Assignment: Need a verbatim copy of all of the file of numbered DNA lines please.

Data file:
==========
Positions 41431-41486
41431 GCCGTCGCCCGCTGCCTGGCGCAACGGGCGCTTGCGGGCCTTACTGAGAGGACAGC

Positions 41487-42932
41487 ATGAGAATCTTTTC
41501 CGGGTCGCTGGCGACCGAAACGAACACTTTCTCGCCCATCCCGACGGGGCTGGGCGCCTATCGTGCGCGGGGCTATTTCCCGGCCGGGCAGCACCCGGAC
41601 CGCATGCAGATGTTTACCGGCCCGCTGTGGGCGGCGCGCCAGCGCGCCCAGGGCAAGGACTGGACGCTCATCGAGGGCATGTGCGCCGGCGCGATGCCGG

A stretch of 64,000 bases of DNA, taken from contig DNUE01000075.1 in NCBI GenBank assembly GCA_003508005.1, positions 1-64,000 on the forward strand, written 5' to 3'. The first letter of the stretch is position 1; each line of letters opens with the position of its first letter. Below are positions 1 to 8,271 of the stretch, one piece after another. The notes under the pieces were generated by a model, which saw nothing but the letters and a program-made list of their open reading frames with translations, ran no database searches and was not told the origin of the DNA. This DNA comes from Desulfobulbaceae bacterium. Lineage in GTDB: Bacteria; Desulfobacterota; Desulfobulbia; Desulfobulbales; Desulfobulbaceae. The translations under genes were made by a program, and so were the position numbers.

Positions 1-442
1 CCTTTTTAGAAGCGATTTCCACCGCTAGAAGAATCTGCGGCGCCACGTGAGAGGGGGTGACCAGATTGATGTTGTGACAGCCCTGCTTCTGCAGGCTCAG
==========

Positions 41431-41486
41431 GCCGTCGCCCGCTGCCTGGCGCAACGGGCGCTTGCGGGCCTTACTGAGAGGACAGC

Positions 41487-42932
41487 ATGAGAATCTTTTC
41501 CGGGTCGCTGGCGACCGAAACGAACACTTTCTCGCCCATCCCGACGGGGCTGGGCGCCTATCGTGCGCGGGGCTATTTCCCGGCCGGGCAGCACCCGGAC
41601 CGCATGCAGATGTTTACCGGCCCGCTGTGGGCGGCGCGCCAGCGCGCCCAGGGCAAGGACTGGACGCTCATCGAGGGCATGTGCGCCGGCGCGATGCCGG

A stretch of 64,000 bases of DNA, taken from contig DNUE01000075.1 in NCBI GenBank assembly GCA_003508005.1, positions 1-64,000 on the forward strand, written 5' to 3'. The first letter of the stretch is position 1; each line of letters opens with the position of its first letter. Below are positions 1 to 8,271 of the stretch, one piece after another. The notes under the pieces were generated by a model, which saw nothing but the letters and a program-made list of their open reading frames with translations, ran no database searches and was not told the origin of the DNA. This DNA comes from Desulfobulbaceae bacterium. Lineage in GTDB: Bacteria; Desulfobacterota; Desulfobulbia; Desulfobulbales; Desulfobulbaceae. The translations under genes were made by a program, and so were the position numbers.

Positions 1-442
1 CCTTTTTAGAAGCGATTTCCACCGCTAGAAGAATCTGCGGCGCCACGTGAGAGGGGGTGACCAGATTGATGTTGTGACAGCCCTGCTTCTGCAGGCTCAG